Throughout the ages people have been praising the Divine Mother in countless forms and ways. What is it about reciting or singing her praises that draws us? How does this practice brighten and nourish our life? It has certainly had a profound effect on mine.
I was introduced to the idea of the Divine Mother as a child, through reciting the Hail Mary on the rosary. Since I was raised as a Catholic, Mary was my go-to in times of need. Often I would say the rosary as I was falling asleep at night, just in case I had any leftover stress from the day. I liked the rhythm of it, the sweetness, the notion that someone was there for me. It wasn’t until I was in my 40s, however—a dedicated yoga practitioner learning to recite Sanskrit prayers—that I focused more on the meaning of the words I was reciting. I wanted to know how to gain access to a deeper energy of creativity, grace, courage, will, power, and passion—qualities of the Divine Mother described in various texts and studies.
I wanted to know how to gain access to creativity, grace, courage, will, power, and passion.
At that time, in the mid-1990s, I had been attending a weekly meditation gathering in Portland, Oregon, for a few years and a friend invited me to meet Shree Maa, an Indian teacher in the Ramakrishna lineage. I enjoyed my time with her and took home a book on the Durga Saptashati (also known as the Devi Mahatmya, or “Glory to the Goddess”), the 700 mantric verses to the Divine Mother Durga. It is a collection of stories of how the Divine Mother—the Devi—manifested in this world to fight evil and wrongdoing. I read a few verses every night for a year or two and was moved by the stories of compassion and power, strength and beauty. I especially appreciated that she is omnipotent and omnipresent, and comes whenever called upon by a sincere heart.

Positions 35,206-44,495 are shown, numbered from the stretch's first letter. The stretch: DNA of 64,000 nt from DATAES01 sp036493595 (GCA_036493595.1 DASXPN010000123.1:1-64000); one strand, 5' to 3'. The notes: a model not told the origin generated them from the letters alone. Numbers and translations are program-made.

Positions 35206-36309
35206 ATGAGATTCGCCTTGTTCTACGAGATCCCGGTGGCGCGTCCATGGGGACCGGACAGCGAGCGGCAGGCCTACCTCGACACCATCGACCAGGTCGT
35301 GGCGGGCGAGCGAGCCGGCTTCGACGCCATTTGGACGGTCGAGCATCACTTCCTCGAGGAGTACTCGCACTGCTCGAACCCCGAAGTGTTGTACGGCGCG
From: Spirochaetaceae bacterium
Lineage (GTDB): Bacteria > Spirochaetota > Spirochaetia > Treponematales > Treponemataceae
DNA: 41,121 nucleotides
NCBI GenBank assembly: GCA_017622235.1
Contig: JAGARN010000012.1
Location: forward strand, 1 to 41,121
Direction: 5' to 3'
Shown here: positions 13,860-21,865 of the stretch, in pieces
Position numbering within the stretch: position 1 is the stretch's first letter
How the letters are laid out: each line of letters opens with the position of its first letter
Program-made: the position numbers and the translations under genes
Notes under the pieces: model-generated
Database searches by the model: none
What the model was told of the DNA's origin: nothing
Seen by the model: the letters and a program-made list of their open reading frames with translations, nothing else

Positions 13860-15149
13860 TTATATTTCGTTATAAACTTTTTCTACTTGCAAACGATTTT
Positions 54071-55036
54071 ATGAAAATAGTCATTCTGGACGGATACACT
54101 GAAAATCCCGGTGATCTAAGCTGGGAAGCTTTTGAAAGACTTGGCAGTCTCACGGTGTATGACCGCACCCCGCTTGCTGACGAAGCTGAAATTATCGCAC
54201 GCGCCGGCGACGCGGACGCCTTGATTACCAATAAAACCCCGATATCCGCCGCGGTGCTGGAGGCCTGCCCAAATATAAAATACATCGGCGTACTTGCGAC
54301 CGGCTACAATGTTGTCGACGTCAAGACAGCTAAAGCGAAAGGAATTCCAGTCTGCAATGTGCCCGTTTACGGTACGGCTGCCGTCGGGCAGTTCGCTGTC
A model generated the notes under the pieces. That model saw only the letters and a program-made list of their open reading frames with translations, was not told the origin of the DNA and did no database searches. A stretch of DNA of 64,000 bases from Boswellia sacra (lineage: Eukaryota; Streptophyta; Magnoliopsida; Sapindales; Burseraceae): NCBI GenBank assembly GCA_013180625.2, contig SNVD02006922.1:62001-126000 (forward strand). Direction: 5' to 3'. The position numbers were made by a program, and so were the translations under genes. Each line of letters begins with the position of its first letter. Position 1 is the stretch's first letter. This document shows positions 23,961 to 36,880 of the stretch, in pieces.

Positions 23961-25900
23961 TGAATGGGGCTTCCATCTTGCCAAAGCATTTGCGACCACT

A short time later I was introduced to Amma Karunamayi, another Indian teacher, who was known for her 10 years of meditation in the Penusila Forest of Andhra Pradesh, India. I began a 12-year study, spending as much time with her as possible both in the US and in her Penusila ashram. She strongly encouraged me and her other students to recite regularly a sacred hymn known as the Sri Sukta—16 verses, or mantras, praising the Divine Mother in the form of Lakshmi, the goddess of wealth, prosperity, and fertility. I was completely onboard, hoping it would ease my mind, which was filled with doubt about whether I could support myself teaching yoga and with other worries about day-to-day living.
Sure enough, Sri Sukta has helped me make great headway. It has stopped me from seeing myself as being poor. I so often saw scarcity and lack in and around me. But reciting Sri Sukta has helped me see my world differently. It has enabled me to see that there is a richness underlying this world, and that I can tap into it anytime, rather than staying with my worldview of scarcity. I started noticing there was a fullness to the fabric of my life. I valued relationships more, believed I could support myself, and had faith in my own knowledge and my abilities to impart that knowledge. Each day when I praise the Devi through the recitation of the Sri Sukta I see clearly how I am supported by love, nourishment, and grace in many ways—and how that manifests grossly and subtly in my life. I have more faith in myself and in life itself.